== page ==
A tribute to the life and work of Brian Torode
St Gregory’s Convent, Cheltenham by Richard Barton (1988)
Recently, a rather interesting building has been sold in Cheltenham – the former St Gregory’s Convent in Saint Paul’s Street North. Opposite to the old convent is another building which is up for sale too and this is the former St Gregory’s School, which served the Catholic children of Cheltenham from 1857 until 1936. These two buildings were, for many years, closely associated as the convent was the home for the teachers at the school.
St Gregory’s School was founded in 1827 and, by 1853, it had outgrown its limited accommodation. Because of this it was decided to erect a new Catholic church in the town so that the former Catholic chapel in Somerset Place, built by Dom Augustine Birdsall in 1810, could be utilised as the schoolroom. In the event, a new church was built on the chapel site and, with generous government grants, the school was re-sited. The old chapel was eventually demolished and, by December 1864 the completed tower with its majestic spire had risen upon the site.
The new school was opened in a former schoolroom situated at the junction of St Paul’s Street North and St Paul’s Road. Except for a few years during the 1860’s, when the Daughters of the Cross were involved with the schools, the children were taught by lay-teachers, Mr Thomas Crotty serving as Master for over a decade.
Mother Aidan, who was headmistress of the school from 1925 until 1934, compiled a few details concerning the foundation of their Cheltenham house,
‘Owing to the neglected state of the Catholic children, Father Wilkinson O.S.B., the Rector, asked Mother Dupuis to give him the Sisters. At first she refused and told him to get some other community but he persisted in his request and finally his petition was granted.’
Mother Genevieve Dupuis had established, in 1847, an independent English branch of the ‘Sisters of Charity of St Paul the Apostle’ on her arrival in Banbury, Oxfordshire, from the mother house, in Chartres. In 1864 she went on to develop St Paul’s Convent, Selly Park, Birmingham, as the mother house for the new English Congregation and, from here, eighty-eight houses were gradually established across the length and breadth of the British Isles. In 1870 the sisters made a foundation at Chipping Campden where there is still a community today (1988). Mother Genevieve remained as Mother General until her death in 1903.
The sisters, who were engaged in almost every type of charitable work, wore a black habit with a black veil that had a starched linen under veil, similar to the French cornette. The sisters also wore a linen wimple and, over the wimple, a small black cross was suspended around their necks. The sisters also wore a rosary and crucifix which hung on the left side and for street wear they had a black cloak.
The convent at Cheltenham was opened on September 24th 1879 and Mother Magdalen (Martha Thompson) was the first superior. She arrived with four other sisters and they moved into a cottage near to the school in St Paul’s Street North. The sisters took immediate charge of the schools. Sister Mary Euphemia Tyrell, who was a member of the community from March 1882 until April 1929, wrote that, prior to their arrival, the school had ‘seemed to have been neglected owing to the different changes of staff.’
The community’s cottage convent was purchased for £480 in 1874 and this was their residence until 1885 when St Gregory’s Convent was erected on church-owned land, on the opposite side of the road to the school. Father Wilkinson was responsible for building the convent but it remained Benedictine property. The ‘Pax’ symbol, situated high up on the exterior, must have been a gentle reminder to the sisters that they were merely tenants of the Benedictines.
The convent was actually paid for by Mr. and Mrs. William Alexander Baring-Bingham and the house chapel, described later by Wilkinson ‘as a gem of a chapel’, was financed by Alexander Campbell White. Gifts included a statue of the Sacred Heart, which was given by Dr Ryan MacMahon, and one of Mary, the mother Jesus, which was donated by Father Wilkinson. The convent was large enough to accommodate ten or twelve nuns.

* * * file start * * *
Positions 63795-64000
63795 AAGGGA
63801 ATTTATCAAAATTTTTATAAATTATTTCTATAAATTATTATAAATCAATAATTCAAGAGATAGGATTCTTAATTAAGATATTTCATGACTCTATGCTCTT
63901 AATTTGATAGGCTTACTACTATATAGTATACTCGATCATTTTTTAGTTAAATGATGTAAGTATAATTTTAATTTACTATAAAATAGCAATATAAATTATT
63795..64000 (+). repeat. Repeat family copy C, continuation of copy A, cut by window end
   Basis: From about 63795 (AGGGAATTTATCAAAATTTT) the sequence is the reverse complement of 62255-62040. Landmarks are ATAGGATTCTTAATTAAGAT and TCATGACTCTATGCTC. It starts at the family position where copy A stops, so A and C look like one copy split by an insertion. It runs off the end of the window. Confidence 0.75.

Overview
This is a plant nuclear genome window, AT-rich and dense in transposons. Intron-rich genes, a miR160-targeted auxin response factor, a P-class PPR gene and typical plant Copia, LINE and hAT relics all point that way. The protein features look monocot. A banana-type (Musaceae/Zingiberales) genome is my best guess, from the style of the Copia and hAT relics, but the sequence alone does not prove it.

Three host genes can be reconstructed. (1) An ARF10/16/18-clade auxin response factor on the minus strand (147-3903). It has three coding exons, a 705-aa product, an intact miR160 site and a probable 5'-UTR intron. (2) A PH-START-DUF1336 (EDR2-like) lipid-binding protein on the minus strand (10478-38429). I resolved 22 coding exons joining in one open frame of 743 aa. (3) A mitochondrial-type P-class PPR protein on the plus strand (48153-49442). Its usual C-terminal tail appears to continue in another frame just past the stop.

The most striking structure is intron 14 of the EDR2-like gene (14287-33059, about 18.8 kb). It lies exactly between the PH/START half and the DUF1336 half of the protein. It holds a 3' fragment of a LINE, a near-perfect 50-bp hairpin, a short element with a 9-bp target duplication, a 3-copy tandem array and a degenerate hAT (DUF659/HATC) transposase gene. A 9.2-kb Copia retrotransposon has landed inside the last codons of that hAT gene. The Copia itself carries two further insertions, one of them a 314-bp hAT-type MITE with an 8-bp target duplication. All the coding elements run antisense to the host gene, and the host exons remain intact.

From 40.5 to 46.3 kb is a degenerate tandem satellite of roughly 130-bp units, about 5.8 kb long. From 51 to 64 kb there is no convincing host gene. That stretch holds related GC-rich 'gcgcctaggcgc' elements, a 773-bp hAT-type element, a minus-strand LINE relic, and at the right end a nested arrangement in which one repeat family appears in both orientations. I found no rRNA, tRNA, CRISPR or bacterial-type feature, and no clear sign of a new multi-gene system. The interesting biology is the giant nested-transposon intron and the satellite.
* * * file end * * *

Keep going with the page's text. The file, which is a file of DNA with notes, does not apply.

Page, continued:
The convent was designed by Canon A.J.C. Scoles, the favoured Diocesan architect, who had already been commissioned to design an extension to St Gregory’s Priory with its new and imposing façade fronting on to Ambrose Street. In the future Scoles would go on to receive the commission to design the chapel for Nazareth House, Cheltenham, as well as a new presbytery for St Peter’s Church in Gloucester and the new Church of St Peter at Cirencester.
The Chapel decorations seem to have been carried out by members of the Pippet Family who were working at the time for Hardmans of Birmingham.
In 1885 the community in Cheltenham consisted of six nuns but this figure later increased to ten. The sisters paid Father Wilkinson the sum of £55 per annum to cover the convent’s rent, rates and taxes. This was, of course, in addition to his honorarium as their chaplain. He was able to write to the Bishop of Clifton that his new convent, ‘will, I feel sure, tend very much to advance the interests of religion in Cheltenham.’
William Alexander Baring-Bingham (1859-1915) lived at Cowley Manor House before moving to Rosehill, Cheltenham, during the 1890’s. He owned the race course at Prestbury Park until 1905 and, it was he, who began the National Hunt Festival. He not only enjoyed racing but he kept a kennel of coursing greyhounds and he was an enthusiastic cricketer. He was also an expert shot and was the world champion for pigeon shooting, having won the Tirs Competition. Baring-Bingham was a very generous benefactor to Nazareth House, Cheltenham, and the writer of an obituary in one of the local newspapers described his kindness to the poor of Cheltenham and his philanthropic nature. King Edward VII is said to have visited them at Rosehill on several occasions. In 1930 his widow, who had by then moved to Abbey Cottage, Barnwood, left £3,000 to Canon Chard for St Peter’s Gloucester.
The other benefactor of St Gregory’s Convent was Alexander Campbell White. He had retired to his house in Lansdown Road, Cheltenham, having led a successful career in Ceylon. His involvement at St Gregory’s led to a donation of £100 towards the creation of St Benedict’s Chapel in 1880. He died in 1900, having reached the age of ninety-three, and left an estate valued at a figure over £270,000. His local bequests included £1,000 to St Gregory’s Church and a further £1,000 to Cheltenham General Hospital. His obituary includes the following words,